Who will end up buying these boats? Government agencies (for emergencies and surveillance), corporations (for transporting passengers and cargo to infrastructure sites such as oil and gas rigs in shallow waters), and individuals (for transport and recreation).
So how is it different from hovercraft?
Besides being more robust, cheaper to maintain and fuel, the company explained, "Hovercrafts work on static air-cushion, whereas Aeroboats work on dynamic air-cushion. This feature gives Aeroboats a huge advantage in terms of speed and maneuverability.
"While hovercrafts on average move at around 45-50 kmh, Aeroboats are capable of going at around 150 kmh and even more on water, These speed levels are critical, especially during search and rescue operations, where sometimes every minute of swiftness can result in saving lives, as well as frequency in transportation of both passengers and cargo."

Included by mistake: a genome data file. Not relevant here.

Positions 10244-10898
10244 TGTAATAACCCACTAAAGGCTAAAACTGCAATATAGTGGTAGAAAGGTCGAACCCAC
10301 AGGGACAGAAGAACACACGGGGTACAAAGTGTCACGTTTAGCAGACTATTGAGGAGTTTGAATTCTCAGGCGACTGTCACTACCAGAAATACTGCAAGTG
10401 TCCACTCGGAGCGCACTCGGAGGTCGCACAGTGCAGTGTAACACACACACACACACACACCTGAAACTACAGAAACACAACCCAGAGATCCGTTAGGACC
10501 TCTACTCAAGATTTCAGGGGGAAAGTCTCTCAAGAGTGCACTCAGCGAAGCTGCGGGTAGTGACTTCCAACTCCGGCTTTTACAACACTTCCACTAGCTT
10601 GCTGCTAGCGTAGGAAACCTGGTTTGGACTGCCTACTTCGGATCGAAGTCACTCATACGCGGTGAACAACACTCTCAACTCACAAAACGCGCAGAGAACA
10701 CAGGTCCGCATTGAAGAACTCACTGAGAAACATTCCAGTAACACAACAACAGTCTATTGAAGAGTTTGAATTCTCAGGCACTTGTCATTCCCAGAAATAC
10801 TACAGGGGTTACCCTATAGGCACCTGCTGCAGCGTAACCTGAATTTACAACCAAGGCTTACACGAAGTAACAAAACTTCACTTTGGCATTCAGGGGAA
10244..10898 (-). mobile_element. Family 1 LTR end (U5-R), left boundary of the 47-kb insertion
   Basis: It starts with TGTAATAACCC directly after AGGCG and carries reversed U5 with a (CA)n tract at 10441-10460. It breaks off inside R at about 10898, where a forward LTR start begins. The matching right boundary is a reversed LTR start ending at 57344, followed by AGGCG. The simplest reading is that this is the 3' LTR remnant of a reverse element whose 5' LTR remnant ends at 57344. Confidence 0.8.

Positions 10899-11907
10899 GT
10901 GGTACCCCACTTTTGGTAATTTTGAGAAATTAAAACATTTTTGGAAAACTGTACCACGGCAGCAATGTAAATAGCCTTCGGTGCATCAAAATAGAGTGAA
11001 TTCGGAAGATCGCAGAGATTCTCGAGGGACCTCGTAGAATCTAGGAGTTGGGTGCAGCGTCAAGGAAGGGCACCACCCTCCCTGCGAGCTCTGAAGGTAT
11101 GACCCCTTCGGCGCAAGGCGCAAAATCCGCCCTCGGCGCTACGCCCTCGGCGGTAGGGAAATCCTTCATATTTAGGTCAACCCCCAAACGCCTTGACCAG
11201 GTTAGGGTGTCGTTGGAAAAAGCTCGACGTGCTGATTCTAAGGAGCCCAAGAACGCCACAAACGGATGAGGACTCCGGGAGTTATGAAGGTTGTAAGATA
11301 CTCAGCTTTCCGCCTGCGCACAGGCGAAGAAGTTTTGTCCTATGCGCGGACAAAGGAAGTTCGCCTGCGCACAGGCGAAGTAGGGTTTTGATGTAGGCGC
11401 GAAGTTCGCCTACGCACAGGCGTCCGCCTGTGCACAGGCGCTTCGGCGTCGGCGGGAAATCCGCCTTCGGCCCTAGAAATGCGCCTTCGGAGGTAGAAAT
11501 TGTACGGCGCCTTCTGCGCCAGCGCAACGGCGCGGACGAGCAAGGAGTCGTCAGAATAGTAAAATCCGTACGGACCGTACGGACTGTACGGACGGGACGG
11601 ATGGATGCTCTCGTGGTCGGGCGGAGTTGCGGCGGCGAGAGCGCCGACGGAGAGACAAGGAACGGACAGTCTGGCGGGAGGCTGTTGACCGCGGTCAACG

Other interesting things about the Aeroboat: IIAAT developed nanomaterial-based anti-friction technology for the engine and selected mechanical parts, which greatly reduces friction and energy losses. The Aeroboat comes with either a standard gas or a hybrid gas-electric engine for increased efficiency and reduced pollution.
India has already bought 25 units, and 5 have been delivered, and its expected the Aeroboats will be used in India's vast regions of rivers and canals, which are sometimes dry land, sometimes monsoon flood. A similar but different use is predicted for Russia, where there is also government interest, because parts of the country with rivers and canals that are sometimes frozen, and so boats can't transport year-round.
And guess what? They're already working on a new version: an electric-only one Aeroboat with tandem wings.